We were heavily criticized by the UN during this period because it was thought that we were frustrating their efforts to obtain development agreements.
If all agencies integrate under the more politicized agendas, who will address the human consequences of the conflict, the next famine or displacement when the agenda itself is prioritized over the lives of those it is meant to facilitate?
We do not envy those who take it upon themselves or have the responsibility to protect populations or address the root causes of turmoil. We recognize that this task is extremely difficult, with often seemingly insurmountable problems, and can involve impossible choices. However, we will not make your difficult decisions easier, but will confront you with the human consequences we encounter in the field that result from your measured solutions.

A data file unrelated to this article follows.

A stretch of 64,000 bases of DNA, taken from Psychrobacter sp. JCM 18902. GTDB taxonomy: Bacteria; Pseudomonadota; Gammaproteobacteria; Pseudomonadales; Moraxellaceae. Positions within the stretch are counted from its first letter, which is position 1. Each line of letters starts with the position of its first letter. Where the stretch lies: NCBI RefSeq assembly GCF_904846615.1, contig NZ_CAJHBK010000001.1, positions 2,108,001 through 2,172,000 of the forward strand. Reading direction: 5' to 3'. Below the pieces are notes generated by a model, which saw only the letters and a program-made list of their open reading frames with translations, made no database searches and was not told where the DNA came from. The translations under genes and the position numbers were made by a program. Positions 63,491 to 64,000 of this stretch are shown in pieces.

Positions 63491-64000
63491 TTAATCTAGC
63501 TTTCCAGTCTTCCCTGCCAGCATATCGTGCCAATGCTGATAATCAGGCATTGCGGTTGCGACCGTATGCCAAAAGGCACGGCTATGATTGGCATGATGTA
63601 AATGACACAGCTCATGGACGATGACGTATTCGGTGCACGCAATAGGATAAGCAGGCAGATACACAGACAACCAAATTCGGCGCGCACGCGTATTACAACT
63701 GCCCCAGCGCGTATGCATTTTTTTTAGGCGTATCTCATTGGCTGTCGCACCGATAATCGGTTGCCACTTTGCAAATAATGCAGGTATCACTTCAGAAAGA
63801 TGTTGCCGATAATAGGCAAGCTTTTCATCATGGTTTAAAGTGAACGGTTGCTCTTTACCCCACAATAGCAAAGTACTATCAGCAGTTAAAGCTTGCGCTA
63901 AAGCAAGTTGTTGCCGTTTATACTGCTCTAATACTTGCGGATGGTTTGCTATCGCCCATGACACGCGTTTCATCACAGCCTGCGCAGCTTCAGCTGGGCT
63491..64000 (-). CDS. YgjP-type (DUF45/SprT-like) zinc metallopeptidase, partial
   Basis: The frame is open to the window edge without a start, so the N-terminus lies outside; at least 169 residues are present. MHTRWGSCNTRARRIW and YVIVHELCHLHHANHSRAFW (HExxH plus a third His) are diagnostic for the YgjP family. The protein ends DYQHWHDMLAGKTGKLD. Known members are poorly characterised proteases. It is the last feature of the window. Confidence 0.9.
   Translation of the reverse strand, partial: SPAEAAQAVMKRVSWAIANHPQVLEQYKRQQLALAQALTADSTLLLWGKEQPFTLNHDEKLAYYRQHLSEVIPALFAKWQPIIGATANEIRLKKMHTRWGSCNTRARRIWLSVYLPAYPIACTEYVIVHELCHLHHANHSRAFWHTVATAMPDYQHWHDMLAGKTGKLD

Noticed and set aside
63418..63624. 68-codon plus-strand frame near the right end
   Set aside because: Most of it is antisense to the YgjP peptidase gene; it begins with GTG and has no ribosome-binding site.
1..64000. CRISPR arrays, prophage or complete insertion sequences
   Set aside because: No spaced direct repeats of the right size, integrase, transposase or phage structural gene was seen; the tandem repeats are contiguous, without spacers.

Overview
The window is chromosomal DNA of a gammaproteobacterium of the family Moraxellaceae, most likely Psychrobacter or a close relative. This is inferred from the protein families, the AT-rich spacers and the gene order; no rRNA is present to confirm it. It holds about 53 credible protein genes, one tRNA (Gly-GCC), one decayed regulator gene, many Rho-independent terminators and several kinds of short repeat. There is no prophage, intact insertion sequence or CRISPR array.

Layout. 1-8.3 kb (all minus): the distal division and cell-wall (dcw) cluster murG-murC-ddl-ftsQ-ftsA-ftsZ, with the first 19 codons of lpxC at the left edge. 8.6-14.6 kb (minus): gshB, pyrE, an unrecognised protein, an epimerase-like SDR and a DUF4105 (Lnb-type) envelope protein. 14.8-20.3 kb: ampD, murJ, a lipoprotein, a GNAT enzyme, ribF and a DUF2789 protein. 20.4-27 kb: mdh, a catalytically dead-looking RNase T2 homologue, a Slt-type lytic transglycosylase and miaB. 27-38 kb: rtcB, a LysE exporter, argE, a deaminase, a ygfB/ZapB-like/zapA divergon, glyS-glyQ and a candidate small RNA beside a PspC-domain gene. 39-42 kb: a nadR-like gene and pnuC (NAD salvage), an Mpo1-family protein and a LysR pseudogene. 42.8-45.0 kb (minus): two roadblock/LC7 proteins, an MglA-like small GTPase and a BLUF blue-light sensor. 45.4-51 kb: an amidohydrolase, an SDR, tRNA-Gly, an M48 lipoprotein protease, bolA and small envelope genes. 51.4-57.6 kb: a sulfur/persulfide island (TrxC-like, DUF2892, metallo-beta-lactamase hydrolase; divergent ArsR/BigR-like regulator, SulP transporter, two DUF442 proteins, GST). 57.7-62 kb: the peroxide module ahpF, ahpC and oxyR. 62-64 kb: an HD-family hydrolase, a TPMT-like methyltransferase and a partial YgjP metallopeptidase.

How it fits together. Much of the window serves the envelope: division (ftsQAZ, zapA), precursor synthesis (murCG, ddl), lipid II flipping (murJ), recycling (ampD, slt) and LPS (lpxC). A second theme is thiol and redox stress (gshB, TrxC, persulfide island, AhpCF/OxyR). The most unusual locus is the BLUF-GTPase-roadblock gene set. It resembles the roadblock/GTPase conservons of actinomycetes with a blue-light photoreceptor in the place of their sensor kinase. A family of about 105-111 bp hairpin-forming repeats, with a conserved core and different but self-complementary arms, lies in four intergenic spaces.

As governments and the UN each choose to integrate their agencies, we encourage space for a little internal schizophrenia and to allow for diversity of action within the world of international aid. The Canadian government has offices that are tasked to take the humanitarian perspective. Can you allow them the independent thought and action necessary to critique from an impartial, humanitarian perspective? In the field, can you allow for diversity of action? Agencies like MSF, as well as the ICRC, recognize and passionately believe in the value of impartial, humanitarian action that must be independent from UN mission objectives or policies of aligned countries. We hope that we are not viewed as ‘spoilers’ but that the human value of our action is understood and appreciated, and the space for this action is given and respected.
Marilyn McHarg is general director of Médecins Sans Frontières Canada.